Legislators say there are still more than 100 bills left on the table here at the State House, many of them involving funding. For Maine's 15 county jails, that funding could mean the difference between staying open and closing.
"This is serious stuff. I understand the Legislature has not funded schools and all these other things as well but this is going to affect public safety," Cumberland County Sheriff Kevin Joyce said.
The jail funding bill at issue would provide $14.2 million for next year's budget and $3 million to cover shortfalls from this year. Come July 1, those shortfalls will grow significantly if a funding bill is not passed.
"The legislature needs to fund the jails. Some jails are going to have to shut down. Some jails that are overcrowed now are going to be grossly overcrowded and unsafe," said Joyce, who is head of the Maine Sheriff's Association. "We're probably going to run out of money."
Kennebec County Sheriff Ken Mason said that if the funding bill is not passed, his jail could be $1.5 million in the hole.
"I'll probably have to put in a hiring freeze," he said. "It's very difficult to get correction officers as it is and I'm understaffed now."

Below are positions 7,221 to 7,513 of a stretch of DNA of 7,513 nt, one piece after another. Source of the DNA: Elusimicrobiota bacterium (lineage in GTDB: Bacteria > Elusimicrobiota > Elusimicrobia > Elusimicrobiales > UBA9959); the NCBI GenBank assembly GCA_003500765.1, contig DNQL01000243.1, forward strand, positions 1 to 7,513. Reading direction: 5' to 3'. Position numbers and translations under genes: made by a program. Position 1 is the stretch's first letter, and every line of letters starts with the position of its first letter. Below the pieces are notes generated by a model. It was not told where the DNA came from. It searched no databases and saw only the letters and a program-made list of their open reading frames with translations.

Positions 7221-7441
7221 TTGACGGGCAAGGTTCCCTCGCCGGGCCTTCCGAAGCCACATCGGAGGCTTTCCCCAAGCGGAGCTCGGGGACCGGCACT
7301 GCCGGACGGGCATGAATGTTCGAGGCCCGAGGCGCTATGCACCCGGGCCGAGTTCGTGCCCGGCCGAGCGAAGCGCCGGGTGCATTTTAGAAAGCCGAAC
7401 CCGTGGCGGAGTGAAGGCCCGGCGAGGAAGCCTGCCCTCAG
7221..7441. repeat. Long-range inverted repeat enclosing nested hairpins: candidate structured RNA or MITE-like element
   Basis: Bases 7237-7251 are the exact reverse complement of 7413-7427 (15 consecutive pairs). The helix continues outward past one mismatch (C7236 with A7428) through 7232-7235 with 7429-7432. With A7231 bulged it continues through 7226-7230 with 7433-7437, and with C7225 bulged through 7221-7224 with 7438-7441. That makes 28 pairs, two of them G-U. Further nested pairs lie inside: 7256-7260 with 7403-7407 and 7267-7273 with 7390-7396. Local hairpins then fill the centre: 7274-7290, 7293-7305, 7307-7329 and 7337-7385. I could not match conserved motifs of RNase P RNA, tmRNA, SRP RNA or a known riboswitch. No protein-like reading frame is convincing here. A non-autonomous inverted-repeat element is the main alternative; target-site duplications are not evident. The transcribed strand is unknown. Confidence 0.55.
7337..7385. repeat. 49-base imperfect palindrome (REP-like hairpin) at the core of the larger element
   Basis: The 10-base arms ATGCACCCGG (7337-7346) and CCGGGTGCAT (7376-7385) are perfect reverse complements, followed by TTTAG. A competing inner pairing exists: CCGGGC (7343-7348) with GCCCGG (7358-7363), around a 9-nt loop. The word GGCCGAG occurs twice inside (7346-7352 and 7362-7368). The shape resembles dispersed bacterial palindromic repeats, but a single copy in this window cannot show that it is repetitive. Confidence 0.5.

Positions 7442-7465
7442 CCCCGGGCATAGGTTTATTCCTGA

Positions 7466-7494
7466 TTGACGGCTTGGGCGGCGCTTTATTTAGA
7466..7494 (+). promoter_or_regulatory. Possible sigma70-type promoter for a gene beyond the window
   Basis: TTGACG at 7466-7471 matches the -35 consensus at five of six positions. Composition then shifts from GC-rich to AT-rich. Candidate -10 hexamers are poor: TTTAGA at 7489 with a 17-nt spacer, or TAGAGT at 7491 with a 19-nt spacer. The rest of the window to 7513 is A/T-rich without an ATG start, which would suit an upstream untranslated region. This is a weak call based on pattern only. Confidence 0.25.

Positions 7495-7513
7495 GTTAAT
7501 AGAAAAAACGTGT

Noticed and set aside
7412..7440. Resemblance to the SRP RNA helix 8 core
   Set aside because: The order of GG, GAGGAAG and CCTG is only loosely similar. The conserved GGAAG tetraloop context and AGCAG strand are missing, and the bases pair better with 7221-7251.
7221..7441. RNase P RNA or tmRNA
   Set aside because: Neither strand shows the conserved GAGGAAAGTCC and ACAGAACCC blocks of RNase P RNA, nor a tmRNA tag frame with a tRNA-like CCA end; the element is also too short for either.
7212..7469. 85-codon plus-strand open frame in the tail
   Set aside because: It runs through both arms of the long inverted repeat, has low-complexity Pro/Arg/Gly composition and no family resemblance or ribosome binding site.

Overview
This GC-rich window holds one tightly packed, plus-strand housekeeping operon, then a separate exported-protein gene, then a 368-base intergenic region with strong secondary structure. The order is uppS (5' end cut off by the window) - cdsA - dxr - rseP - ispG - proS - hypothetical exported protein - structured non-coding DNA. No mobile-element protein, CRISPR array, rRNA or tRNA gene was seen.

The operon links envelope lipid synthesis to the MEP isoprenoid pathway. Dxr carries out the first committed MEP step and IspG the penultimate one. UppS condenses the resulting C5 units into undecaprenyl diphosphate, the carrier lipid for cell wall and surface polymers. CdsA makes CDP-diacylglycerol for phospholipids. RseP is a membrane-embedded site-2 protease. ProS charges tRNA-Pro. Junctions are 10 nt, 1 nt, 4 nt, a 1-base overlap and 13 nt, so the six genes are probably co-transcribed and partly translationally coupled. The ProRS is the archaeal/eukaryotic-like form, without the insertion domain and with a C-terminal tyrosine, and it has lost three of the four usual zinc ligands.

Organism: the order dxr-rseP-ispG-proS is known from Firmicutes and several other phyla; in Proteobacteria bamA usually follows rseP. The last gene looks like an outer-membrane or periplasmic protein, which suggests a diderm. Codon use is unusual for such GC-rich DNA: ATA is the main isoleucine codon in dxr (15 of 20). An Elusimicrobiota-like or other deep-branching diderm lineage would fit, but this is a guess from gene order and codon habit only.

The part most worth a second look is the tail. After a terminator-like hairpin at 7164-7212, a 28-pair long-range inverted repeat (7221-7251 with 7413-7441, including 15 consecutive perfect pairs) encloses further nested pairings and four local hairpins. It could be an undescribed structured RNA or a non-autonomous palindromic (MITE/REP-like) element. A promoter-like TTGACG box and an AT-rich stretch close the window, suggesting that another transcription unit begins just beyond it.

Joyce said the uncertainty over funding is concerning and that it is not clear it the matter will be addressed during a future special legislative session.
"I'm hearing that they may not come back at all -- and I'm hearing that jail funding isn't on anyone's radar screen," he said.
Senate President Mike Thibodeau, R-Winterport, said he hoped lawmakers were hearing from their local sheriff departments.
House Speaker Rep. Sara Gideon, D-Freeport, said that if legislators fail to act, the state's taxpayers will pay the price.
"All across the state. They will see their property taxes literally increase," she said.
Leaders in Augusta say they plan to poll legislators in the coming weeks on when and if they may return but that there are no guarantees
"I hope that we are able to do that before July 1st," Gideon said. "If we are not, we will still be at it and trying to sort of make amends and make up for things."
Legislators say there is a enough work left on the table that a special session could last a few days. That could cost upwards of $40,000 a day.